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Baroness Byford: My Lords, following a little confusion earlier, I hope that I am now in order in supporting this very important amendment. I supported it in Grand Committee and I wish to do so publicly. It may have been better if we had uncoupled some of the groupings. Perhaps then I should not have confused the House so much.

My noble friend Lord Radnor has spoken specifically of his interest and reason for tabling this amendment. I should like to mention two other reasons. I shall give an example which I know well. There are definite rules and regimes laid down for any visitor entering or leaving a poultry unit. My noble friend is quite right to say that it would affect the whole outlook if those rules were broken. I wish to add my voice and the voice of these Benches in support of this amendment. I had hoped that the Government would have accepted my reasonable amendment. However, as they have not done so, I add my weight and support to the amendment tabled by my noble friend Lord Radnor.

Viscount Thurso: My Lords, I am grateful to the noble Earl for giving me, for the second time this evening, a second bite of the cherry. I urge him not to test the opinion of the House this evening but, rather, to hear what the Minister says and to see whether there is anything we can extract from the Minister on the matter between now and Third Reading that may satisfy him.

Because I am in the business myself, I understand fully the frustration which the noble Earl feels and the importance he attaches to this issue. However, I believe that this is perhaps not quite the moment to test the opinion of the House. It is possible that we can extract something from the Government which goes further towards reassuring the noble Earl. If he pushes the amendment to a vote, on the basis of what I have heard I am afraid I shall feel obliged to support the Government and urge my noble friends to do likewise. For that reason, I hope the noble Earl will wait for another occasion to see what can be extracted from the Government.

The Countess of Mar: My Lords, like the noble Viscount, Lord Thurso, I would not be able to support this amendment. I gather from the Minister that code 9 under Section 40 covers this. From my own point of view, the environmental health officer and anybody else who comes anywhere near my dairy puts on a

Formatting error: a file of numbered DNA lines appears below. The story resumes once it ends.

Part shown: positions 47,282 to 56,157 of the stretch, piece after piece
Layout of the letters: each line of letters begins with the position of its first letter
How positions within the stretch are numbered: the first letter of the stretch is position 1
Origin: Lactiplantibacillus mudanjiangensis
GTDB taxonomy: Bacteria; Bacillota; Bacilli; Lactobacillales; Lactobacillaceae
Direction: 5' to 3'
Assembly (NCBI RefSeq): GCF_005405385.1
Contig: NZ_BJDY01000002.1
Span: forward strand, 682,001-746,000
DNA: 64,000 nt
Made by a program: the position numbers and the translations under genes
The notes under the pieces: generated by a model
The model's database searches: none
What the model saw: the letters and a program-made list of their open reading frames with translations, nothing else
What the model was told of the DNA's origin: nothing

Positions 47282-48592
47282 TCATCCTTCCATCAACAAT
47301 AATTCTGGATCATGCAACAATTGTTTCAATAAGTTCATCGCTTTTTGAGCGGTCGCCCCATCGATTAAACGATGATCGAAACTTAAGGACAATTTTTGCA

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white coat, a head covering and proper boots and gloves if they are going to touch anything. I have no fear of being prosecuted for obstructing.

Lord Hunt of Kings Heath: My Lords, perhaps it would be helpful if I said a couple of words to noble Lords. I referred to code of practice 9 made under Section 40 of the Food Safety Act 1990 on food hygiene inspections. Codes to which food authorities must have regard are issued under that section of the Food Safety Act 1990. That code also requires officers to observe any reasonable food safety precautions which are required by the company or organisation under inspection. That ought to provide the reassurance that the noble Earl seeks. However, between now and Third Reading I am happy to reflect further and to discuss these matters with the noble Earl to see whether I can reassure him further.

Viscount Eccles: My Lords, before the Minister sits down, I thank him for his reply. The concern is about "any person accompanying" and not about the agency official. We have been given good assurances on the powers that are in existence for the good practice of the agency officials. But when an agency official chooses another person, will the provisions stretch to cover that other person? I believe that is where we are seeking comfort from the Minister.

Lord Hunt of Kings Heath: My Lords, I am grateful to the noble Viscount. The position is that accompanying persons are not legally bound as the authorised officer would be. However, the agency could make conditions for the accompanying person. As I said to the noble Earl, I would be happy to reflect with him on whether there is something that we can do to satisfy noble Lords on that point.

Lord Skelmersdale: My Lords, before the Minister finally sits down, he used the words "the agency could". If he were to change that to "the agency would", with all the force at his command and with the Government and the ministry behind him, I am sure that my noble friend would be satisfied.

Lord Hunt of Kings Heath: My Lords, perhaps noble Lords will allow me two or three days to look into the matter. That is the very issue that I want to discuss with the noble Earl.

The Earl of Radnor: My Lords, I was quite determined to divide the House because this seemed to me to be a perfectly clear and simple amendment that I thought would enhance the Bill rather than spoil it. However, having listened to the exchange, I hope that I read a solid assurance from the Minister. Am I correct in thinking that what I was trying to accomplish will be accomplished and will be open to discussion? If so, I shall withdraw the amendment.